How Student and Exam Coaching Works
- Serious about wanting to change.
- Ready to manage the negative thoughts and feelings, attitudes, behaviours, and actions that hold you back.
- Prepared to try out new ideas or ways of doing things and reflect and learn from the experience.
- Prepared to listen to feedback and act on it where appropriate to do so.
- Prepared to spend time in between sessions working through any action points you set.
All the names have been changed to protect the privacy of individuals.
Ruth was doing her first set of professional accounting exams. Ruth struggled with study in secondary school. In her words, she got an “ok” leaving cert and progressed into university. Through university, she described having highs and lows with her study. Ruth’s mode of study was to learn everything off. She would learn things off without really understanding what was being asked of her. She scraped a pass for her degree.
Ruth then became a trainee accountant where she started studying her professional accounting exams. Ruth did her first interim assessment and failed it. She knew she was struggling and reached out to me for support.
We started off by exploring how Ruth had studied for the exam that she failed. She was very honest and said she learned everything off without understanding what any of it meant.
We put a study plan in place that worked for Ruth. This study plan focused on spaced retrieval practice. In other words, Ruth tested herself on numerous occasions on her learning. This ensured Ruth was not learning topics off without really understanding what the topic was about.
At the outset Ruth said she found this tough as she said it felt like it was taking up a lot of time. She was right. Spaced retrieval practice does take up a lot of time. However, the time invested in space retrieval results in deep learning.
Ruth had three coaching sessions. The first session explored what she felt was the problem as well as looking at some tools that might help Ruth. Ruth practiced using these new tools. Next, we looked at what was working well in the new study plan and what other changes she could make. The last session was where she honed her new skills and reflected on the changes that she made over the weeks we worked together.
Ruth passed her exam with flying colours.
Joey was doing his thesis for his Masters. Joey came to me as he was stuck. Joey was struggling to get pen to paper for his thesis. He had completed his literature review and his methodology. He was finding it difficult to progress with his writing. In our first session, we explored why Joey was feeling stuck. It became apparent quickly that Joey held perfectionist beliefs. He felt like he could not commence writing until he had everything in order. This was holding Joey back and he was making no progress as a result. We spent some time in our first session using a Cognitive Behavioural Coaching tool to help Joey dispute this belief. We explored whether this belief was helping or hindering Joey.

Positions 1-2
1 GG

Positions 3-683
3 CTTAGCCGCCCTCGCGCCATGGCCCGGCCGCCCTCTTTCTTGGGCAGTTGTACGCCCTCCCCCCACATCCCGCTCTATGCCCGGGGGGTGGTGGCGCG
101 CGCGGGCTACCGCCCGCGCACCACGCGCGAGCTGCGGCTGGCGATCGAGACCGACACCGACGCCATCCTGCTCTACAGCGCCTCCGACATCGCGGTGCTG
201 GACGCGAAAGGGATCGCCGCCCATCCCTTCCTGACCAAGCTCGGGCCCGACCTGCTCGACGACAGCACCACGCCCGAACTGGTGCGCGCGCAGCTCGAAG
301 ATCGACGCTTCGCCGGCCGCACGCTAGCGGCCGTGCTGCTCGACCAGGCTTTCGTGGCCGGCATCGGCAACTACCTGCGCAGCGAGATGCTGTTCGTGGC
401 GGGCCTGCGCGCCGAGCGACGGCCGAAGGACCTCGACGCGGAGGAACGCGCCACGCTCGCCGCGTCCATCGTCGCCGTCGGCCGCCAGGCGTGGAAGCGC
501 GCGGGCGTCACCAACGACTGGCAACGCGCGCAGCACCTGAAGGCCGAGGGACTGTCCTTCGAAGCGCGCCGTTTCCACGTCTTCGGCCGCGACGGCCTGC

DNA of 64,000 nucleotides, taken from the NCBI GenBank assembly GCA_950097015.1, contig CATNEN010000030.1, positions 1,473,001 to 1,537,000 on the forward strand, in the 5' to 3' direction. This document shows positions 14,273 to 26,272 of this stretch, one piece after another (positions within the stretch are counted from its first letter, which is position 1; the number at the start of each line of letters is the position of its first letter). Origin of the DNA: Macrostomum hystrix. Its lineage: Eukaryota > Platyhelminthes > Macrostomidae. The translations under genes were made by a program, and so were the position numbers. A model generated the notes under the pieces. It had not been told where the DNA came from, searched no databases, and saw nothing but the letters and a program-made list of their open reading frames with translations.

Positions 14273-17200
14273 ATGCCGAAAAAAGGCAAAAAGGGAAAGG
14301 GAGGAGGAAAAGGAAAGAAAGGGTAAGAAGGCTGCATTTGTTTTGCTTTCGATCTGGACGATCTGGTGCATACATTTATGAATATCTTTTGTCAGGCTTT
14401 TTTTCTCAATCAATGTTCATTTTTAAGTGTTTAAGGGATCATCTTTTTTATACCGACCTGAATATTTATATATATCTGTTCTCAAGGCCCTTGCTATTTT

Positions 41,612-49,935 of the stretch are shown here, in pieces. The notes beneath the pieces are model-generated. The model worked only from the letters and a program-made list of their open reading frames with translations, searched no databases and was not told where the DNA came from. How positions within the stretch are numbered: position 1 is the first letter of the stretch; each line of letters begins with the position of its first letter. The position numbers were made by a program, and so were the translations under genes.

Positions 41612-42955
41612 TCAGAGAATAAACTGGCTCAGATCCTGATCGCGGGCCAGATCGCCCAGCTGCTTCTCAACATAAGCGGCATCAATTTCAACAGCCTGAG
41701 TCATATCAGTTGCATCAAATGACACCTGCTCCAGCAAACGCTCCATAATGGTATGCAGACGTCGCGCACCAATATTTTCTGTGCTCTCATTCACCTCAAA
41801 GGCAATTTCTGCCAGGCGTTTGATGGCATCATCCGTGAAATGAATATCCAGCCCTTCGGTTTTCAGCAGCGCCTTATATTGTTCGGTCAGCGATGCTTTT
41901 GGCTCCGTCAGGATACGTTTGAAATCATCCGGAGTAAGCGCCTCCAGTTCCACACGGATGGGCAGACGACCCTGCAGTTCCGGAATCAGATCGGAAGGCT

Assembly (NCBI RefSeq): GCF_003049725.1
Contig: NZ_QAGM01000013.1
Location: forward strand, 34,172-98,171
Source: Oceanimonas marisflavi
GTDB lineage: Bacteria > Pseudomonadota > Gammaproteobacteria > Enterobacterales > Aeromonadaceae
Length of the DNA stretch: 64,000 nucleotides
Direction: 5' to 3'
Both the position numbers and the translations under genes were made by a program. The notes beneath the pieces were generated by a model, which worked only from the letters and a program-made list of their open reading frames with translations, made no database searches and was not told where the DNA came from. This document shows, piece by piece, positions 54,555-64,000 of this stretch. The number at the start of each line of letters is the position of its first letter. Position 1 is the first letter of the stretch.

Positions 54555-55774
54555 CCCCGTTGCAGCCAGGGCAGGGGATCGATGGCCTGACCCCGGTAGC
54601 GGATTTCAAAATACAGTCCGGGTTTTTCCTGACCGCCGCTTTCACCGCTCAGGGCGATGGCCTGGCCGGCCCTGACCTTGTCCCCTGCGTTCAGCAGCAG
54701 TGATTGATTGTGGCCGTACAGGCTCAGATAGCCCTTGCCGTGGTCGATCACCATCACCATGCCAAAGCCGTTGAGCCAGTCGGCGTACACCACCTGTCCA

In our next session, we looked at ways that would help Joey progress with his writing. We now had a little understanding of Joey’s perfectionist beliefs; in our second session it was also clear that Joey was easily distracted. We explored the environments he was trying to write in as well as what was causing him the most distractions. With Joeys distractions, we looked at what friction he could put in the system to support him.
By the end of our second session, Joey committed to an action whereby he would write for 25 minutes and then take a break for 5 minutes. This is called the pomodoro technique.
In our final session, everything started coming together for Joey. Between our sessions, he had been working on his beliefs, manging his distractions and he also was using the pomodoro technique. Joey even managed to extend his 25 minutes of writing to 30 minutes of writing. In the space of a week, he had written 2,000 more words for his thesis. We closed out our last session by looking at all the other supports that were available to Joey. He said he was going to lean on his thesis supervisor a little more and use his college mates as a study support.
Joey received a first-class honours in his thesis.